Technical Developments 1960s-1971

Leonard St. John Tibbitts, grandson of Frank Warner, took over the direction of Warner & Sons at the retirement of Ernest Goodale in the 1960s. At the helm of the company until 1984, Tibbitts would be the final Warner descendant to manage the business. Tibbitts actively progressed the exclusive production of printed fabrics for high-profile decorators including Colefax & Fowler, Jean Monro and George Spencer.

The turbulent economic climate in the 1970s impacted many major industries in the UK. Warner & Sons were adversely affected by a decline in orders, competition from cheaper overseas alternatives, the rise in popularity of DIY, and the trend in minimalism in home furnishing. These issues combined to force the production of weaving to cease at New Mills in 1971.

St. John Tibbitts understood the value of the vast history of Warner & Sons, and the fabric samples and records that the company had retained. Tibbitts ensured that the collections built up over the course of more than a hundred years of trading were preserved. He employed the first Archivist at Warner & Sons, Hester Bury, who began a process of organising the archives.

St. John Tibbetts with owner of American textiles firm Greeff, Theodore ‘Teddy’ Greeff, c.1970

‘Frieze’ was designed in 1955 by Dan Rasmussen and was part of the first Warner & Sons and Greeff collaboration.

Greeff Fabrics c.1970s-1980s

Since the 1950s Warner & Sons had collaborated with American firm, Greeff to produce a series of designs to be sold in the USA and UK.

Greeff was founded by Theodore Greeff in 1933, and had begun a relationship with Warner & Sons early on to supply their American market.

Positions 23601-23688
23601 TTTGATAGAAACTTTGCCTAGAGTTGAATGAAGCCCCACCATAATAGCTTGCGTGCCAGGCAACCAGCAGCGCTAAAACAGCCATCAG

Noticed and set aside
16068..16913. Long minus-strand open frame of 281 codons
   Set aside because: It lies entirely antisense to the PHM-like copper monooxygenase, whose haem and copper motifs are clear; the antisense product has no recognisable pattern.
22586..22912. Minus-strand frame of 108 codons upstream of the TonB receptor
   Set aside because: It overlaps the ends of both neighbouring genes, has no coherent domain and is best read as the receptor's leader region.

This successful partnership led to Greeff acquiring Warner & Sons when the production at New Mills became unviable, and continued to develop printed designs and outsource woven fabrics.

New Beginnings for the Warner Textile Archive 2004 – 2020s

By 1990, the entire Warner & Sons operation had moved to Milton Keynes, the headquarters of Walker Greenbank PLC, who then owned the firm. Walker Greenbank retained the Warner & Sons collection until 2004, when they sold the archive to Braintree District Museum Trust, who had raised £2.6 million to save the collection for the nation.
The Warner Textile Archive was returned to Braintree, located in part of New Mills, where Warner & Sons had begun trading in 1895. Braintree District Museum Trust continues to safeguard the collection for the public and provide access to a vital aspect of textile manufacturing heritage. Through commercial licensing and collaborative projects, designs from the Warner Textile Archive continue to be seen at leading decorating businesses across the globe who value the breadth of design and historical significance of the collection.

Behind the scenes at the Warner Textile Archive.